|
|
The Rolla Daily News - Rolla, MO
  • That's What I Think: About the right to farm

  • A few days ago I wrote on Facebook that I was going to vote against Amendment 1, the so-called right-to-farm amendment, because I am a conservative. As such, I oppose most legislation because I figure it will wind up doing more harm than good and will cost us a lot of money.
    • email print
      Comment
  • A few days ago I wrote on Facebook that I was going to vote against Amendment 1, the so-called right-to-farm amendment, because I am a conservative. As such, I oppose most legislation because I figure it will wind up doing more harm than good and will cost us a lot of money.
    I explained to my Facebook friends that I could see that happening with this amendment for it would set in stone the right to farm, making regulation of farms difficult.
    That would open up the way for more industrial agriculture and more intense operations that would foul the groundwater for the neighbors, stink up the surrounding properties and the properties on down the road and would open up more land for foreign ownership.
    These are some of the potentialities that I had read about, and apparently they are talked about a lot in television ads, too, though I wouldn’t know for I have neither cable nor satellite TV.
    Members of the crowd packed into the meeting room at Penelope’s for a meeting hosted Thursday night by Missouri Farmers Care said they had seen and heard the anti-amendment ads.
    Speakers at the event included Dan Hutton, of Missouri Farmers Care, and Sen. Dan Brown, a Rolla veterinarian who represents the 16th District.
    They spoke about the concerns I have read about and subsequently wrote about on Facebook.
    After the meeting opened with prayer and a reading of the proposed amendment, Hutton said the reason the amendment is needed is because “we’ve seen agriculture come under attack.” Missouri is an agricultural state and harming farming and ranching will hurt the whole economy.
    Hutton spoke about Proposition B, the so-called puppy mill bill that was backed by the Humane Society of the U.S. (HSUS), an ardent animal rights organization, that has expressed goals of targeting animal agriculture.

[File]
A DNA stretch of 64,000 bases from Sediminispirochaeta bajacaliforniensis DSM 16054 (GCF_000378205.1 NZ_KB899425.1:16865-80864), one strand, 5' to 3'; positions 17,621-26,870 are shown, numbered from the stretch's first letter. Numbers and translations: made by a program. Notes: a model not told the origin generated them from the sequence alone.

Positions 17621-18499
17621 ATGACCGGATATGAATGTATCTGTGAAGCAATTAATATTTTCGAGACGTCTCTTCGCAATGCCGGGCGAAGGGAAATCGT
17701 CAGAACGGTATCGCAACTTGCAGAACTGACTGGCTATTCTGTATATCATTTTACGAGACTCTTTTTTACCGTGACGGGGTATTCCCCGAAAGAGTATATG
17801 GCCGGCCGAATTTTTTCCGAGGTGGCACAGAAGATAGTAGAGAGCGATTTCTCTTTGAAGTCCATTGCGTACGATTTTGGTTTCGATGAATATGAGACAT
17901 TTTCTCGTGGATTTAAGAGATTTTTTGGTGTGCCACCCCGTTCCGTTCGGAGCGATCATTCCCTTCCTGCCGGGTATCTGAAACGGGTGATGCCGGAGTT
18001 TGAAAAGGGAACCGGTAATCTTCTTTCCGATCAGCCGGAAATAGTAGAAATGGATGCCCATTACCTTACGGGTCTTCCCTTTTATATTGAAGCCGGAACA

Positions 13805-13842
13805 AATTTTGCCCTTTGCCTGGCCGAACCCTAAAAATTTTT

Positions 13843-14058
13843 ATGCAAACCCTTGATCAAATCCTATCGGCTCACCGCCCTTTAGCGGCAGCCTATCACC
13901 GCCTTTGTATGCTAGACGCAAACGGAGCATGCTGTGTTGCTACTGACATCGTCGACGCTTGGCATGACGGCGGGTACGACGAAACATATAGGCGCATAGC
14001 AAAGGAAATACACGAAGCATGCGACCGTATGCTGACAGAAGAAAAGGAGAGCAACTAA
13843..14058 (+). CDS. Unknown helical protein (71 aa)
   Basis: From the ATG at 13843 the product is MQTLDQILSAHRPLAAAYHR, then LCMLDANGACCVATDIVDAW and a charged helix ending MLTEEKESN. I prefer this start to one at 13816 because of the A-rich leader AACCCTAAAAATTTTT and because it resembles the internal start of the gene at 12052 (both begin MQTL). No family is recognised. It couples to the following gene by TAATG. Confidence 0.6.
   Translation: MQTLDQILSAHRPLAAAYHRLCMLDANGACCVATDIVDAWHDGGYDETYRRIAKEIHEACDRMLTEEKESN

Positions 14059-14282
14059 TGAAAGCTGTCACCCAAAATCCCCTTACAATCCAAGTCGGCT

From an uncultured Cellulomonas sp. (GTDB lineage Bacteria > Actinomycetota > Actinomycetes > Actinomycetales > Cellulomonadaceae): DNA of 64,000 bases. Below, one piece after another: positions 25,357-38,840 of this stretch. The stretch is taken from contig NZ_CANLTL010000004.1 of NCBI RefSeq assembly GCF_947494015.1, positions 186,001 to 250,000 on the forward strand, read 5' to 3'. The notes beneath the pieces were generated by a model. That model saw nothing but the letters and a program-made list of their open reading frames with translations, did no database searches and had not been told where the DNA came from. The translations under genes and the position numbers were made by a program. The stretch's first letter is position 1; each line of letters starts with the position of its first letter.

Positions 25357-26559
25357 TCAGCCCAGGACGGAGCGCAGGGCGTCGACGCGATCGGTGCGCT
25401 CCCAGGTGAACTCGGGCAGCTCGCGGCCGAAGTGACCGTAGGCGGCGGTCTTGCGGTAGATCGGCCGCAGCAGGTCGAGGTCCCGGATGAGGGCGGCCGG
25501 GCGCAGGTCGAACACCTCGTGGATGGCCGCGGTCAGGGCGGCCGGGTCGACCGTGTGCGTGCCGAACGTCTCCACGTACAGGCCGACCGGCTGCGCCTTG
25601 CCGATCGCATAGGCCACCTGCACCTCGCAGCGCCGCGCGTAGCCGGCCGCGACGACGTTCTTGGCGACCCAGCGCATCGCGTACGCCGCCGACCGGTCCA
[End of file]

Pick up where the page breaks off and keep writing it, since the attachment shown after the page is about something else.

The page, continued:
“It empowers you, the farmer, to fight back,” said Hutton about the proposed right-to-farm amendment.
    He cautioned that “it doesn’t do anything with existing regulations, but any new law or regulation will have to undergo a higher level of scrutiny.”
    He also said some fears expressed are that this will uplift corporate farming while downgrading family farms and will open the door to more foreign ownership. He said corporate farming and foreign ownership of farms are capped by state law.
    Brown said the amendment is needed to fend off regulations such as the anti-dust rule attempted by the EPA.
    Brown said fears that Monsanto is behind the amendment are unfounded.
    “Monsanto has nothing to do with this. Monsanto is exempt,” he said. The amendment is strictly about farming, he said. “It does not even apply to processors.”
    Page 2 of 2 - The biggest proponent of the amendment is the Missouri Farm Bureau, he said, and that organization is not going to work against farmers.
    Brown said the amendment has been worked on for nearly five years, and it began with former state Rep. Tom Loehner. It came out of a concern that animal rights organizations were stepping up attacks on farmers and ranchers.
    HSUS has given much money to organizations fighting the amendment. They are advertising heavily in the cities, where voter turnout could be higher.
    Brown said the turnout in rural Missouri will be the key to determining whether the amendment fails or passes.
    Members of the audience spoke about their support for the amendment and their intent to call others.
    One audience member said that in a northern state where the right-to-farm amendment had been passed, the animal rights organizations “packed up and moved out” of the state. Hutton said that there have been no additional lawsuits to do away with regulations and legislations once the amendment passed.
    So after it was all over, I had to think again about what I will do on Aug. 5.
    I am still of the opinion there will be unintended consequences. I have a hard time believing there won’t be any lawsuits.
    Nevertheless, I have changed my mind, and I will vote for the right-to-farm amendment Tuesday. It looked to me like all the people I know who are involved in agriculture are in favor of it. They know far more about agriculture than I do, and if they aren’t concerned about the ramifications of it, it’s a little foolish for me to be, I think.
    So, I will vote for it, and I encourage you to do the same.

        calendar